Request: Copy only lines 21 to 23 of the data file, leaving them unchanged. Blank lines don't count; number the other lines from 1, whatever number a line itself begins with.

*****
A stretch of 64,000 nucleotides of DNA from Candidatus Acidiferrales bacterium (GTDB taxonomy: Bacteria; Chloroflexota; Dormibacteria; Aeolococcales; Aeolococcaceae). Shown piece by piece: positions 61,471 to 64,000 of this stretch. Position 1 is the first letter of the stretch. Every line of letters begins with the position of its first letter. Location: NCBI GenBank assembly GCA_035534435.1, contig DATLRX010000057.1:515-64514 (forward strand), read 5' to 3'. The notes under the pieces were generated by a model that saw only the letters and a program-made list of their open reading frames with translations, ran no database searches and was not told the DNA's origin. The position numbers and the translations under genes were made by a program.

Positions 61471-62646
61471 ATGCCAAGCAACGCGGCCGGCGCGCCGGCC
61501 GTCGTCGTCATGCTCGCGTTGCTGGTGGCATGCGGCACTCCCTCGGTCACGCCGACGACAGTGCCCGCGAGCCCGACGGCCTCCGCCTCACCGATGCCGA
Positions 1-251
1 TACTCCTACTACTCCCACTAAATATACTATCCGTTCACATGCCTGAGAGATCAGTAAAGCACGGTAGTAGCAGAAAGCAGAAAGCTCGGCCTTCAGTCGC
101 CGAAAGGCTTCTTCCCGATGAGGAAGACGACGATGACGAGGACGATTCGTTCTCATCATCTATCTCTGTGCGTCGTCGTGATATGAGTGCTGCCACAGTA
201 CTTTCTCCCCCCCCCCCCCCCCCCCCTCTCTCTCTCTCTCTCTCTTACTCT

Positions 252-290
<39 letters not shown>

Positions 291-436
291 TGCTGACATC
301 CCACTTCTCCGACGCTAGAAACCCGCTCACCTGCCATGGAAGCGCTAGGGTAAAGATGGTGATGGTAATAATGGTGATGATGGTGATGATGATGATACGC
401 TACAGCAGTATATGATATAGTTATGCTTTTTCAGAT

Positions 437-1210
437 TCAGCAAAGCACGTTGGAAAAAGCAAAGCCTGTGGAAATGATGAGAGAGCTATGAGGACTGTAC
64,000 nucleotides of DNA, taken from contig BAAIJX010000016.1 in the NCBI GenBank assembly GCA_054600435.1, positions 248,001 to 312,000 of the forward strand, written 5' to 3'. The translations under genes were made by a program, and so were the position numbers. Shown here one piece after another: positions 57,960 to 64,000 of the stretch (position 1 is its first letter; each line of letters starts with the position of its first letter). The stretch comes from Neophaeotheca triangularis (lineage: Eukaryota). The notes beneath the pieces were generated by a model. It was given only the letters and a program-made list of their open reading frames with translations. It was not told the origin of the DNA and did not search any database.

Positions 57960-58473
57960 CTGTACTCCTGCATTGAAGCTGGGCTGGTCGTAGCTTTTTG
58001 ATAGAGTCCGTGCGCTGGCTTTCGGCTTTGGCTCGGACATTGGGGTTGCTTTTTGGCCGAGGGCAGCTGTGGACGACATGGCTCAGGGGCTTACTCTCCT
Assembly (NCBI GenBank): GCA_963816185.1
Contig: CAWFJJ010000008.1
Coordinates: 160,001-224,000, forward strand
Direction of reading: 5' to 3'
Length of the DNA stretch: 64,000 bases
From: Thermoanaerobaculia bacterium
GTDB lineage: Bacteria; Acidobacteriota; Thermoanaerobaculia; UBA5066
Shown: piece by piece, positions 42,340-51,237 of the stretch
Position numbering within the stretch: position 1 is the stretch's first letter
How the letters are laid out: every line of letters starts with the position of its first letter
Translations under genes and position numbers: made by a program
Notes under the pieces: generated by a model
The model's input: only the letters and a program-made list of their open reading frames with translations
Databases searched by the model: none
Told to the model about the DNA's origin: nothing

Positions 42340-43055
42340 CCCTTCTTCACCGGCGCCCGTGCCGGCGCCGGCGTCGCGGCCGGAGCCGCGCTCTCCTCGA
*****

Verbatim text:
Assembly (NCBI GenBank): GCA_963816185.1
Contig: CAWFJJ010000008.1
Coordinates: 160,001-224,000, forward strand